She plans to keep playing for the country and reach new frontiers in the world of weightlifting. However, she is displeased with the facilities provided by the authorities concerned. She states that she had to prepare herself mostly with her own efforts and gets little to no support “Our standard now has decreased to below-par. We do not get to participate in enough training camps. If we were nurtured properly, we could hone ourselves to perform on bigger international platforms,” Mabia stated.
I was in awe of the resilience she revealed during her interview. This woman brought home gold with backdated equipment and a room that barely passes as a gym. Gold medalists like her deserve way more, and it is disheartening to see that they train in such conditions. The strong-headed woman adds, “I hope that my juniors won’t have to work in the condition we are working on right now.”
She advises the younger generation to pursue their dreams, whether it lies in sports or any other sector. “Struggle, sacrifice, perseverance and willpower are a must when you need to achieve any goals you might have. So hang tight, grit your teeth and keep moving forward,” she concludes.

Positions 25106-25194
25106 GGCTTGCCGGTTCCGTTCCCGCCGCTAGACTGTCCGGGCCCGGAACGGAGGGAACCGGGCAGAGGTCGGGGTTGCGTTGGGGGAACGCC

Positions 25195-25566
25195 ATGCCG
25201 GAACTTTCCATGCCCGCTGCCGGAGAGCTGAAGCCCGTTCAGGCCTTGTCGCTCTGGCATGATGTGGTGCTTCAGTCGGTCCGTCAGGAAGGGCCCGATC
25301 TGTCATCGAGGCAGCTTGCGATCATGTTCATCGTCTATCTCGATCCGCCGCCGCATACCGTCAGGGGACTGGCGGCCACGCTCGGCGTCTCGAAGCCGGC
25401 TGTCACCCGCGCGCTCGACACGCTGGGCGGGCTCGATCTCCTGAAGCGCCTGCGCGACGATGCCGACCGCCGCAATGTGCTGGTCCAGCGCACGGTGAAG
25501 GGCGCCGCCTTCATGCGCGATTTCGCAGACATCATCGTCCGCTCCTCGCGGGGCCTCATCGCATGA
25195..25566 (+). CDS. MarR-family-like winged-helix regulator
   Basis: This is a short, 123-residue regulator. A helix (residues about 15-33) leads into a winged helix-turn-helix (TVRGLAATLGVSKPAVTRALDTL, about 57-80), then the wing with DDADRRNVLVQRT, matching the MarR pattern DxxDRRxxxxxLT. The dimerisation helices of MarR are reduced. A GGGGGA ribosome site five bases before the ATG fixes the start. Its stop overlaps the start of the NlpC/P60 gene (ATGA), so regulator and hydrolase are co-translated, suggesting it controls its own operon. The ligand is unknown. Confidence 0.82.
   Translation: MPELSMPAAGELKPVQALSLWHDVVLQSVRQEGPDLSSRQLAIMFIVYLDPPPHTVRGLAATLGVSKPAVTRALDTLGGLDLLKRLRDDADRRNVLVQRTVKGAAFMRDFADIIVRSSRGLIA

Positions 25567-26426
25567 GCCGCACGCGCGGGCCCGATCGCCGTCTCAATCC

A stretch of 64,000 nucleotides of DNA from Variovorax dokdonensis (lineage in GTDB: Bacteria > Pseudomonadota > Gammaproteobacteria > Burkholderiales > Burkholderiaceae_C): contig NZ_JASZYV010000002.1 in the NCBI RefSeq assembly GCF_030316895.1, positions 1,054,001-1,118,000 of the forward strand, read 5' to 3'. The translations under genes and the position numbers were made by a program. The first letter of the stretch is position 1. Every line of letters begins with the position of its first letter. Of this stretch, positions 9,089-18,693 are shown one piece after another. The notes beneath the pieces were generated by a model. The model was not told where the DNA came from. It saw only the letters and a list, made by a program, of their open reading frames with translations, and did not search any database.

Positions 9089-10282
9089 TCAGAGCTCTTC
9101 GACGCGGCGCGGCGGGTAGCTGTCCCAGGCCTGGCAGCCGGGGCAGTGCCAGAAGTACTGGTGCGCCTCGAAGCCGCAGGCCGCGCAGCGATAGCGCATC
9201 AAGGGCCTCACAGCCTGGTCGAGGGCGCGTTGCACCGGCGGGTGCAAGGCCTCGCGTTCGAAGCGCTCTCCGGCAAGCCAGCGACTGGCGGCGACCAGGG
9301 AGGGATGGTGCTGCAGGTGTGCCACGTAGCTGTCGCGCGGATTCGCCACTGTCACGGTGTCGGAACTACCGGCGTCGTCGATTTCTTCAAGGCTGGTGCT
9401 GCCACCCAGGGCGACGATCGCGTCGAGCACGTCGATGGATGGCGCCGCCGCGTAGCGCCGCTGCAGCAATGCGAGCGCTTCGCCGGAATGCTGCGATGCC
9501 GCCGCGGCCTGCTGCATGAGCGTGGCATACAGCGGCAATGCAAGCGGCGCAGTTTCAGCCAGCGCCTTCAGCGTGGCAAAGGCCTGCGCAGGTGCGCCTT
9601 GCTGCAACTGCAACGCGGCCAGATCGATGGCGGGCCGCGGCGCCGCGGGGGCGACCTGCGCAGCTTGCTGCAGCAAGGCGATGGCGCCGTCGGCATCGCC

The last athlete I needed to track down was Ety Khatun, the 15-year-old Archer who won us a gold medal at the South Asian Games 2019. The only problem was my team, and I had to go to meet her at a stadium in Tongi during the week of Bishwa Ijtema. Yes, you read that right. Getting to the destination, while being unsure of what the future held for us, was an adventure on its own.
Snailing through the traffic for almost two hours, we finally reached our destination. An open field with the sun beating down mercilessly. A few minutes of waiting, the 15-year-old Archer herself came to greet us. Wasting no time, we sat down to know about her incredible journey.
Ety’s story begins from a village named Belgachhi in Chuadanga. The energetic teenager has always been fond of sports since she was a child. She was a regular participant in her school sporting events and her bouts of winning begun there. While still studying in her hometown school, Ety had her true calling when her sports teacher introduced her to Archery.
By the time Ety was in 6th grade, her father, Ebadat, decided to marry her off. This news caused her to rebel against her parents and to go on a 2-day hunger strike. Ety’s resilience led her to victory against child marriage.